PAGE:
'A Burning' is a book about constraints society puts on people: Author Megha Majumdar
Indian-born novelist Megha Majumdar, who lives and works as an editor in New York city, was the guest at Kitaab by Prabha Khaitan Foundation last month. India Blooms correspondent Souvik Ghosh brings an excerpt of Megha's conversation with journalist-author Nilanjana Roy regarding her debut novel 'A Burning'
How did the characters come to you? Was it through watching the news or experiencing things in Calcutta (now Kolkata)?
The book was very much nourished by what I was reading in the news. I wanted to see how someone who earned honestly can be thwarted by the systems and institutions that she lives within. So that is where the character Jeevan came from. For Lovely (name of a character), I wanted to write a bold, joyous, defiant arc for a character who wants to go from the very margins of society to the centre, the dreams that she holds of becoming a movie star which was one of the wildest possible dreams.
PT sir, the third character, is a school teacher whom I wanted to see as somebody who feels that he is not somebody having a vigorous impact on the nation. What does a person do when he gets the taste of political power? What will he surrender? So those were the driving questions for the three characters.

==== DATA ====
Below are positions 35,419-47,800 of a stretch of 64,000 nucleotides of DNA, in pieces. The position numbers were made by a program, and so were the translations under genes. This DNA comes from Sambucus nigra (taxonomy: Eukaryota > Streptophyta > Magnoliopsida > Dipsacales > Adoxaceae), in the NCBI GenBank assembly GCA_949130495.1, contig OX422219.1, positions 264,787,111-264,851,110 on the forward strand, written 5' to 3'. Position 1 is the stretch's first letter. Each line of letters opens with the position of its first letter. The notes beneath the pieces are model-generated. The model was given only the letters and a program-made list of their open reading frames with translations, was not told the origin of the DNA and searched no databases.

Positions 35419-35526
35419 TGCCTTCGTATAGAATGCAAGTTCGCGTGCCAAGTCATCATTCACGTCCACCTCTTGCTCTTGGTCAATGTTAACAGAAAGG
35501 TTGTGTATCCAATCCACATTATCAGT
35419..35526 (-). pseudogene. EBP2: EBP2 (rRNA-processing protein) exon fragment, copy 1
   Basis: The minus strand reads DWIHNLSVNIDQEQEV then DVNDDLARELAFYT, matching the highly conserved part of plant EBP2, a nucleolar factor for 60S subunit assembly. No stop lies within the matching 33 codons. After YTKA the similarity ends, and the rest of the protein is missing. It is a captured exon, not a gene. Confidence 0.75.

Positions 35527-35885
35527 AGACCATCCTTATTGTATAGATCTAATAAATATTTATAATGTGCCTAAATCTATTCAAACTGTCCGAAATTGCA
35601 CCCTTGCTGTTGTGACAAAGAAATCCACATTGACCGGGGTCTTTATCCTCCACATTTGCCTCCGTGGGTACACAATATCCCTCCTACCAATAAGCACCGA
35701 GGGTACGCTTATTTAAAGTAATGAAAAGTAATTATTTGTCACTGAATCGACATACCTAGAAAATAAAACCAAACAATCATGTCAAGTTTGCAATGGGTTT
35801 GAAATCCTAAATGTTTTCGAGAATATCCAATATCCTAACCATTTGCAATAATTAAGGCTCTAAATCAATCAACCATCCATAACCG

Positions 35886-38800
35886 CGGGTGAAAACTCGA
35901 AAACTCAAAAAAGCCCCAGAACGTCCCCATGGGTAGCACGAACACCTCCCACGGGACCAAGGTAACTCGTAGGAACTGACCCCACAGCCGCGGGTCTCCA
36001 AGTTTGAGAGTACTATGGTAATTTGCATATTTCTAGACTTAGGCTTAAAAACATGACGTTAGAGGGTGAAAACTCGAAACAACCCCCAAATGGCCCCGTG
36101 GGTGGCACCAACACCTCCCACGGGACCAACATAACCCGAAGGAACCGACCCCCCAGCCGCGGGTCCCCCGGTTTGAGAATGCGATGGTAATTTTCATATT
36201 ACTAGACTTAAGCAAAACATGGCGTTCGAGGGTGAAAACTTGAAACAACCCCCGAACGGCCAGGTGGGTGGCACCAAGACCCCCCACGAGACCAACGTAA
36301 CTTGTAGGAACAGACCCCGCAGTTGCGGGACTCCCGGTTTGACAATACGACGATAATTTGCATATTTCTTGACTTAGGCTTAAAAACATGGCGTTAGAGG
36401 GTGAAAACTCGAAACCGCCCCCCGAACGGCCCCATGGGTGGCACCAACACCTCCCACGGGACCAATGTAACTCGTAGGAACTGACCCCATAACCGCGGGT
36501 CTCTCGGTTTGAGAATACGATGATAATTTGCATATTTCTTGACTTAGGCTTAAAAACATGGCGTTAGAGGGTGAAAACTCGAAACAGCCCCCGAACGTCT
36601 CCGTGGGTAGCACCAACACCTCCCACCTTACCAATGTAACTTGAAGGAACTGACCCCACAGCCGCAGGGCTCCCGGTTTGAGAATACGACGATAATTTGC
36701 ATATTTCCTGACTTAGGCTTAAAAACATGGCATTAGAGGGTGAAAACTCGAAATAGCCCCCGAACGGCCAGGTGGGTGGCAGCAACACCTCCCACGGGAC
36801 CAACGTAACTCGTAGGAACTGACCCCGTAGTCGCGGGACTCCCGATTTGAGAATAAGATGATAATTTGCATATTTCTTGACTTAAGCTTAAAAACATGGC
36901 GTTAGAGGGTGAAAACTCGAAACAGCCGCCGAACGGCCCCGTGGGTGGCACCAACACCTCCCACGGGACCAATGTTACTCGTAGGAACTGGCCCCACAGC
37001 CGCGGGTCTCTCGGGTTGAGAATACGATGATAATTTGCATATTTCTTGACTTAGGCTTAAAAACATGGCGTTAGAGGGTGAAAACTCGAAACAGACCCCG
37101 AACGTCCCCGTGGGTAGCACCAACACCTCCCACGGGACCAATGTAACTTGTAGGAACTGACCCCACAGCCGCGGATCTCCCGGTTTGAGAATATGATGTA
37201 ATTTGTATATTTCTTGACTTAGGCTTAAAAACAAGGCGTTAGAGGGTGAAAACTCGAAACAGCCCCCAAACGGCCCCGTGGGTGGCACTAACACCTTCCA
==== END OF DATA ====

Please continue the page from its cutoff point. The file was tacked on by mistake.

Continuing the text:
You as a writer have given all your characters the permission to dream which are absolutely impossible. Did you write from a sense of seeing injustice and caring about it deeply?
Yes, absolutely. I think that the place where this kind of injustice makes itself felt is in that place where somebody who is denied the opportunity to dream. It is like somebody told them about the place they are destined to get. But what happens if somebody refuses to accept that and say that they have the right to improve their life? Especially I felt that in the character of Lovely who is burdened by so much shame. She is surrounded by people who seek to shame her. But she doesn’t accept that shame and defies. The book is so much about the constraints that society places upon certain people more than others and how people don’t surrender their spirit and dreams. I think there is an essential optimism in the book and that is where the optimism comes from.
We are interested to know about your childhood in Kolkata. Did you see Kolkata as a Bengali city or an English one? Asking this because though your book is written in English, it has a shadow of Bengali behind it.
I think Bengali holds a kind of richness and pathos in a capacity for both sentiment and humour which I think all Bengali speakers understand. Even though I wrote the book in English, I hope there are scenes that attempt to capture the richness, feeling and thought in Bengali. Regarding my childhood, I grew up in a middle-class home. I was encouraged at home to watch the news, read the newspaper and discuss (on issues) at the dinner table.
My parents were always very encouraging of my reading from a very early age. I was called a bookworm in my family and we would seek out libraries, second-hand bookstores, sometimes the Oxford Bookstore. So reading was a big part of my childhood. I think paying attention to the world is something that reading cultivates in us because of paying attention to the imaginative world in books.
Were you used to writing books from childhood?